Understanding the Issues: Medicaid Expansion Ballot Initiatives
Oklahoma has one of the highest rates of uninsured individuals in the nation. The state’s large population of uninsured individuals contributes to the state’s poor health outcomes and costs Oklahoma hospitals $500 million per year in uncompensated care. Accepting federal dollars to expand the Insure Oklahoma plan to cover all individuals eligible under Medicaid expansion will generate $400 million in new economic activity in the state and add 4,700 new jobs without negatively impacting the state budget, according to research by the State Chamber Research Foundation.
Voters in three states opted to expand Medicaid via ballot question in the November 2018 election: Utah, Idaho, and Nebraska. These states join Maine as states in which voters have sidestepped their legislatures in order to expand Medicaid. In the wake of these election results, legislators in these states have been left scrambling, attempting to implement the will of the voters while still balancing their states’ budgets and policy desires.
Voters in Utah approved a 0.15% increase in the state’s non-food sales tax to pay for the state’s share of the cost of expanding Medicaid; however, lawmakers do not believe this increase will be enough to cover the state’s expense. Legislators have passed a bill which reduces the state’s Medicaid eligible population to only those earning up to 100% of the federal poverty line, but there is uncertainty about whether the federal government will approve that program amendment. It is possible that the plans proposed by the Utah Legislature in order to reduce the cost of Medicaid expansion, such as limiting the eligible population, will reduce the matching rate from the normal 90-10 rate for the expansion population.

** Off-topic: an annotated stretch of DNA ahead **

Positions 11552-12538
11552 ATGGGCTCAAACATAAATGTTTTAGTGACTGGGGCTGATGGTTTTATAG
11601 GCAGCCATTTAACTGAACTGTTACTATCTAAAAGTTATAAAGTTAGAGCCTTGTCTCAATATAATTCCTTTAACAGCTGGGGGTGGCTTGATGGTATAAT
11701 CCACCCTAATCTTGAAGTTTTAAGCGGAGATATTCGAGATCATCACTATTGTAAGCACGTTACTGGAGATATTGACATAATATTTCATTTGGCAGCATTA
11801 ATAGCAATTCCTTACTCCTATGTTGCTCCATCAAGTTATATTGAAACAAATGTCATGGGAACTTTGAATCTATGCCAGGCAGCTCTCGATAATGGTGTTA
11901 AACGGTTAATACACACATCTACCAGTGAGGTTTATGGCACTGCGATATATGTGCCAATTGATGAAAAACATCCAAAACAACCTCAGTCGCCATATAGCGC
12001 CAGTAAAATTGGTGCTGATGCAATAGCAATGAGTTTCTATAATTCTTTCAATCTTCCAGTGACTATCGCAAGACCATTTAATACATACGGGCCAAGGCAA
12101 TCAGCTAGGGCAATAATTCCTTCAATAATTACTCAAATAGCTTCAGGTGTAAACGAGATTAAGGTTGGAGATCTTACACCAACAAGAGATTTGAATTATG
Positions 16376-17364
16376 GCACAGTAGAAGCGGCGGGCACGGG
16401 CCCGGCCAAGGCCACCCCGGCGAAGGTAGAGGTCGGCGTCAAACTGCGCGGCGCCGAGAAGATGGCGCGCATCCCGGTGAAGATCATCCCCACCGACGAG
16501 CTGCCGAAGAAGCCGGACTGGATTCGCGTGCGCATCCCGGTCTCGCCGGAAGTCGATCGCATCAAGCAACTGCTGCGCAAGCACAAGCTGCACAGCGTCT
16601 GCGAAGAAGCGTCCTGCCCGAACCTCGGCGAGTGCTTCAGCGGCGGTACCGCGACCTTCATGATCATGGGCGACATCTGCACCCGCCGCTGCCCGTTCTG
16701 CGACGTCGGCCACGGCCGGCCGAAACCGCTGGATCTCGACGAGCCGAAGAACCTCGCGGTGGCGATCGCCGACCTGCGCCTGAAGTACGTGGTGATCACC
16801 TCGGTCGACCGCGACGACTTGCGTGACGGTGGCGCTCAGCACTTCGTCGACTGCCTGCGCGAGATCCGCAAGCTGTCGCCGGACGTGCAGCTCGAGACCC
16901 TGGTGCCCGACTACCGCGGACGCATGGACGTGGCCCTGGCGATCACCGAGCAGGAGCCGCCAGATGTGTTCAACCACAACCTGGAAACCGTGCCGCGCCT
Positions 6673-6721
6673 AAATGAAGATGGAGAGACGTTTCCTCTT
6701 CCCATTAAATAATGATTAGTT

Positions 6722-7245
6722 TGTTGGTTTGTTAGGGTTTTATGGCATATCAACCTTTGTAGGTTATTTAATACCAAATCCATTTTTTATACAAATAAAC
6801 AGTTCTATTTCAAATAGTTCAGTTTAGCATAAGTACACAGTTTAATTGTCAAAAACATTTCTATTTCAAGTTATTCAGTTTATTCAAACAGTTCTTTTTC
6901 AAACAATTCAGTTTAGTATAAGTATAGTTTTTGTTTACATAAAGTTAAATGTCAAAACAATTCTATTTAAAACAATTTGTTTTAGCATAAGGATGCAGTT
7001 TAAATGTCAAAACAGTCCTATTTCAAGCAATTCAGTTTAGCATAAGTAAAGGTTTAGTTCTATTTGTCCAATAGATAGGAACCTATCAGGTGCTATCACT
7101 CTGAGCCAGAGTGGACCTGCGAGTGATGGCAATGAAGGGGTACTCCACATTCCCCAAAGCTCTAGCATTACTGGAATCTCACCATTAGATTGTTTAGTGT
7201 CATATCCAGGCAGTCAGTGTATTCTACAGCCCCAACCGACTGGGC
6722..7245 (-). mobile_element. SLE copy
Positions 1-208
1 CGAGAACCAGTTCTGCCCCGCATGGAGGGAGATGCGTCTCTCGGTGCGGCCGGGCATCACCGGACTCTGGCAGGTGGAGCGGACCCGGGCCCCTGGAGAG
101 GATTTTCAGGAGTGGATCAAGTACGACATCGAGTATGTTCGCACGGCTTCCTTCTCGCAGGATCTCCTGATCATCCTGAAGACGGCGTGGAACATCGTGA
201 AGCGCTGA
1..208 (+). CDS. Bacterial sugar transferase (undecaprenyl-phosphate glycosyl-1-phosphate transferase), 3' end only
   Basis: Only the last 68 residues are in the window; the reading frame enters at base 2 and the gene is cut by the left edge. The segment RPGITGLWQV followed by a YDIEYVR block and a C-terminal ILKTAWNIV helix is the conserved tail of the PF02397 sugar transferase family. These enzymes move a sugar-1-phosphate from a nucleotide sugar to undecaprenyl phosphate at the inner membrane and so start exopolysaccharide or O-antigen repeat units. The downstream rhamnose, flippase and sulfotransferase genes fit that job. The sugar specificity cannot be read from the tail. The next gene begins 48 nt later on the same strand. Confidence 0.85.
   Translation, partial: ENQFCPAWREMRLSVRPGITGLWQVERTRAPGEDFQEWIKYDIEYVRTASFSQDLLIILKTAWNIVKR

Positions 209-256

Expanding Medicaid eligibility through the normal legislative process allows legislators to use the tools and information at their disposal to craft a Medicaid program plan that matches the needs and circumstances of the state. Options, such as Section 1332 State Innovation Waivers, which exist to allow the state to craft program features to meet its specific needs require time to research and draft, must be presented for public comment, and must be approved by the federal government, bringing the total time from passage until implementation to about eighteen months. Ballot initiatives frequently force states to enact changes on a much faster timeline, forcing the state to accept traditional Medicaid expansion and limiting the state’s ability to innovate to improve program efficiency and outcomes.
In Idaho, legislators are proposing reforms to the Medicaid system after voters passed a ballot initiative expanding Medicaid eligibility to those at up to 138% of the FPL. Among the proposals sought by legislators is a federal waiver to create a program similar to Insure Oklahoma that requires Medicaid enrollees between 100% and 138% of the FPL to pay for a portion of the cost of their premium. However, the timeline for seeking federal approval extends far beyond the timeline for implementing Medicaid expansion found in the ballot question supported by 60% of voters.
Oklahoma legislators have the opportunity to explore innovative reforms to the Medicaid program with an expanded eligibility pool on their own timeline by being proactive rather than reactive. Oklahoma is uniquely prepared to expand upon the success of the innovative Insure Oklahoma program, itself a product of a federal Medicaid waiver, in order to reach and cover more Oklahomans. The Trump Administration has encouraged states to pursue Medicaid waivers aggressively, but the process by which such waivers are approved can often take over a year.
The people of Oklahoma have the right to enact any policy they desire, and the Legislature should not stand in the way of their desire to do so. However, the Legislature has the duty to ensure that taxpayers’ dollars are being prudently managed. The Legislature has a unique opportunity this session to accept federal funds while advancing reforms to the state’s Medicaid program that will promote government efficiency, save taxpayer dollars, and improve the state’s healthcare outcomes.